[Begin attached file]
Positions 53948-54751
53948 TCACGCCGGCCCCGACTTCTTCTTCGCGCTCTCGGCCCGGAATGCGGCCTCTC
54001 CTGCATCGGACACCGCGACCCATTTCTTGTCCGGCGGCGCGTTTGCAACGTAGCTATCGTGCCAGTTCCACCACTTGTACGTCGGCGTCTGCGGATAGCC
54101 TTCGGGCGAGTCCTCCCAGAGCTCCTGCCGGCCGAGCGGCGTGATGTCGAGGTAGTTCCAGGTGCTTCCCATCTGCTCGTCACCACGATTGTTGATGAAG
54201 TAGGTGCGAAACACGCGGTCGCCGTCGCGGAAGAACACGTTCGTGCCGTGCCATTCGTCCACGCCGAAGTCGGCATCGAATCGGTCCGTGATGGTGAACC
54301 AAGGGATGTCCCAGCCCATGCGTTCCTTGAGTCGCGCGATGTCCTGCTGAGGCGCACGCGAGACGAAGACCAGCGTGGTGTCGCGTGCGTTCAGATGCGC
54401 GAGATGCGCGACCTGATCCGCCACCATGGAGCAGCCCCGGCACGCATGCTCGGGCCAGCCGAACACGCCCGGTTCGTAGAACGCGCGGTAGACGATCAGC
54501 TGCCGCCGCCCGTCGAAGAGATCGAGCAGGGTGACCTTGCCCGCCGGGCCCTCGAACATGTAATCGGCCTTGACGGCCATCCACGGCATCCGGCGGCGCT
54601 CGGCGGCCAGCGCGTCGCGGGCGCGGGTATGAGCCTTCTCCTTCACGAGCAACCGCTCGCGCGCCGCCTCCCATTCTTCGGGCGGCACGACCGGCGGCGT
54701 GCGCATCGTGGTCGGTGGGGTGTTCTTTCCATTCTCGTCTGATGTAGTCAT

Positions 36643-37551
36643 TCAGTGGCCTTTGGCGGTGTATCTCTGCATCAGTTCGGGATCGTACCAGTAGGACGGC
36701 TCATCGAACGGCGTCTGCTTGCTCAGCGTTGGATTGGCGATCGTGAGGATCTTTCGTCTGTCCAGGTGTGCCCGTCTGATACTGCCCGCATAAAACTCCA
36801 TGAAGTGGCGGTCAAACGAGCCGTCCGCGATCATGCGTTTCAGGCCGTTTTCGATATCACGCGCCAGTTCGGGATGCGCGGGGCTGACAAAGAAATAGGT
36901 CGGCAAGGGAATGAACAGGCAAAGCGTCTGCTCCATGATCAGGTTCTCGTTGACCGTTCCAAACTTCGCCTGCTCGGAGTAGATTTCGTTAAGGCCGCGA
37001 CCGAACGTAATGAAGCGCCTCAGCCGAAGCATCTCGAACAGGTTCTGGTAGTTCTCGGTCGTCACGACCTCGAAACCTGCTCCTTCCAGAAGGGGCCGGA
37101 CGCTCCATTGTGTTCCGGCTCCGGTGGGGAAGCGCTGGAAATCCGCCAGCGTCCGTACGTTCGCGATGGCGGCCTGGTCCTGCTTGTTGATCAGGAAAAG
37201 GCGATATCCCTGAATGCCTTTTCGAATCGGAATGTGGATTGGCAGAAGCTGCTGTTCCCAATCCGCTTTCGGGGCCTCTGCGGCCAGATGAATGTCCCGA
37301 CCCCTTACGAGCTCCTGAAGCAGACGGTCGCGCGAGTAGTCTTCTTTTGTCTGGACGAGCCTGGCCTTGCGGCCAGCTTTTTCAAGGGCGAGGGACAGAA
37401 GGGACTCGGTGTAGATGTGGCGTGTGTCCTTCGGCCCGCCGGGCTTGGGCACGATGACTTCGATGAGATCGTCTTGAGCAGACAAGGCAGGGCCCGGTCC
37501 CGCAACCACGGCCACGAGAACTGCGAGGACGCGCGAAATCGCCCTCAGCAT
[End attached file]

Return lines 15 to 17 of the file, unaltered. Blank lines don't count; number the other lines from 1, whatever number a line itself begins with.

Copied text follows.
36901 CGGCAAGGGAATGAACAGGCAAAGCGTCTGCTCCATGATCAGGTTCTCGTTGACCGTTCCAAACTTCGCCTGCTCGGAGTAGATTTCGTTAAGGCCGCGA
37001 CCGAACGTAATGAAGCGCCTCAGCCGAAGCATCTCGAACAGGTTCTGGTAGTTCTCGGTCGTCACGACCTCGAAACCTGCTCCTTCCAGAAGGGGCCGGA
37101 CGCTCCATTGTGTTCCGGCTCCGGTGGGGAAGCGCTGGAAATCCGCCAGCGTCCGTACGTTCGCGATGGCGGCCTGGTCCTGCTTGTTGATCAGGAAAAG